Here are two items in the comics business that illustrate some fundamental issues regarding creating and selling properties.
Mike Strang pitched a comics series called Weird Adventures in Unemployment and sold it as a "work for hire" project to Platinum Studios, a comics packager. The idea languished for years until it was finally drawn up. The editor he did business with left the company and the editor's replacement decided not to publish the property in hard copy, only to publish on the web. He further decided that the idea needed to be changed. Mike Strang is unhappy about how he was treated and has gone public with his complaints.
While I'm sympathetic to what happened to Strang, he didn't do much to understand the deal he was offered or to protect his interests. Selling an idea is no different than selling a car. Maybe the new owner will allow you to drive it or take your advice when he wants to soup it up, but the new owner has every right to paint the car a disgusting colour or to junk it. He owns it; you don't. To think otherwise, regardless of what's been said to you, is delusional.
Neil Gaiman, who's a best-selling author, pitched an idea called Interworld that he created with Michael Reaves to DreamWorks and other places. Nobody wanted it. Eventually, the two of them wrote it up as a novel, got Harper Childrens to publish it and now DreamWorks is interested in making it. Gaiman certainly has enough clout that if he's going to sell an idea as "work for hire" he's going to get a better deal than Michael Strang. However, due to luck, Gaiman and Reaves now own the copyright to the published story, so any negotiations from this point forward will favour the two authors far more than if the work had been sold purely as a pitch.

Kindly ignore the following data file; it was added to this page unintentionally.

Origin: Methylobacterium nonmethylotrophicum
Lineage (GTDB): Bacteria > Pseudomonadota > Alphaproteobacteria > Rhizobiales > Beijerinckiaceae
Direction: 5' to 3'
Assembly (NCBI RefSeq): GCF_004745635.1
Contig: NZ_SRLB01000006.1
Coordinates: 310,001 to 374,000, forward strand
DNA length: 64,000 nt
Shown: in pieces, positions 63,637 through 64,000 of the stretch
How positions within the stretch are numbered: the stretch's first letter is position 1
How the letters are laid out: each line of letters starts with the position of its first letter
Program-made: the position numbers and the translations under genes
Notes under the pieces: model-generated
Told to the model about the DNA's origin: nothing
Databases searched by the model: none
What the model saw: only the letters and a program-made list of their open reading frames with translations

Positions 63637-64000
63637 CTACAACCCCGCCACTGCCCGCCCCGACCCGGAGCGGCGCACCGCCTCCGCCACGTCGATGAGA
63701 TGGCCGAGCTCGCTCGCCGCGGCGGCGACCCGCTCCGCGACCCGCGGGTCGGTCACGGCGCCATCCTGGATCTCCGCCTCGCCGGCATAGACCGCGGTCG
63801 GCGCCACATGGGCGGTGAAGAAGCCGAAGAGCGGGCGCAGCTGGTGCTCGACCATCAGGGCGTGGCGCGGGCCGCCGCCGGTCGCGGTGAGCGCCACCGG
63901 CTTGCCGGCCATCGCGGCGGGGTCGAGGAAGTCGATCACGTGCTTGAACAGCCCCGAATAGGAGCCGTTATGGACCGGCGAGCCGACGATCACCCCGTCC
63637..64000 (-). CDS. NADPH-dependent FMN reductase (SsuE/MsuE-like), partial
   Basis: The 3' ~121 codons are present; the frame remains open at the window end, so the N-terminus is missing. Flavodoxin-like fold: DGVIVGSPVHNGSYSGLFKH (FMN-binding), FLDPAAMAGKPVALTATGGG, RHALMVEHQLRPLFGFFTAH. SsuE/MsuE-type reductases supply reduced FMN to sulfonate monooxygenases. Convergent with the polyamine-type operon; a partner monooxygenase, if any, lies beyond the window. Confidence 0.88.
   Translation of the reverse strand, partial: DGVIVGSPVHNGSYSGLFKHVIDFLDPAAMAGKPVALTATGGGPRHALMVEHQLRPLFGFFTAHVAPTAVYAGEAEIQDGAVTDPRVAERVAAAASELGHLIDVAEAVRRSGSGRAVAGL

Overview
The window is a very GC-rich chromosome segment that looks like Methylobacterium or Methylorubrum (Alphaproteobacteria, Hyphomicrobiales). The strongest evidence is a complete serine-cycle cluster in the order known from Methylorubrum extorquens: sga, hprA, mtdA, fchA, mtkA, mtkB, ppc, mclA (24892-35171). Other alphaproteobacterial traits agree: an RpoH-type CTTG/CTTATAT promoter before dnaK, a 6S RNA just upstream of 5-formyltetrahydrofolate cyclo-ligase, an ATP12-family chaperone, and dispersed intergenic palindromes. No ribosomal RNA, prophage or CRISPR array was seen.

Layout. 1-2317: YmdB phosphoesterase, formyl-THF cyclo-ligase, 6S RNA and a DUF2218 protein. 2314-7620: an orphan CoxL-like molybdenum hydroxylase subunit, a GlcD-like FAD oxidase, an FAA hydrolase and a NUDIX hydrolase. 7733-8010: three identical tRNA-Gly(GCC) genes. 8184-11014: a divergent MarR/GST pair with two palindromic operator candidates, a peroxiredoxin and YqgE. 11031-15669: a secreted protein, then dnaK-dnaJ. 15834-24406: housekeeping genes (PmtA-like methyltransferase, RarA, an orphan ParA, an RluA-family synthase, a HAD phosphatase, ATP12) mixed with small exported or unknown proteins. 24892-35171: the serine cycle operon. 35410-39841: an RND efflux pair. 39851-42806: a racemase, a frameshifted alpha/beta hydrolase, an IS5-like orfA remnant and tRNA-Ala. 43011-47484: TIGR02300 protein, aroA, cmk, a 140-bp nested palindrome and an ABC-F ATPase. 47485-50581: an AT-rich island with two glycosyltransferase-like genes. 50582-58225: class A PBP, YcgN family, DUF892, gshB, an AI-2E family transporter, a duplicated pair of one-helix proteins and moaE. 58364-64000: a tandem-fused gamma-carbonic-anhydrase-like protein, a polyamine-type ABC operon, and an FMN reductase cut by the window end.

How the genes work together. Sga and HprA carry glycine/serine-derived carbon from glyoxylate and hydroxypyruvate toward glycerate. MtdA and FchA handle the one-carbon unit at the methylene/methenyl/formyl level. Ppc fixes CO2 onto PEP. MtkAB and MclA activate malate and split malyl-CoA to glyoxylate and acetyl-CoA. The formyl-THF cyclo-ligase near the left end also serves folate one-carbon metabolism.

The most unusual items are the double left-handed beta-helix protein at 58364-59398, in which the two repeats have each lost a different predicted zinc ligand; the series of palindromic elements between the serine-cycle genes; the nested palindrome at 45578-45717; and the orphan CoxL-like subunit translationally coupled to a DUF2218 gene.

The animation business is very different than publishing. If you sell a TV series or a feature idea, you lose ownership of it; you've sold the car. If you're savvy, you got a good chunk of cash and negotiated specific benefits for yourself. However, if you don't have a track record in the marketplace, you don't have a lot of leverage to negotiate those things.
Today, with the web, you can bring your ideas to the public. In a sense, you're publishing your own work. Besides establishing ownership, you're also bringing an audience of some size to negotiations with any larger corporate entities. You might, like JibJab, opt to keep ownership of your properties and just license the rights or you might opt to sell outright. In either case, you're negotiating from a stronger position than pitching initially to a company.
Mike Strang's experiences should be a warning to everybody. Unfortunately, he won't be the last one to make this mistake.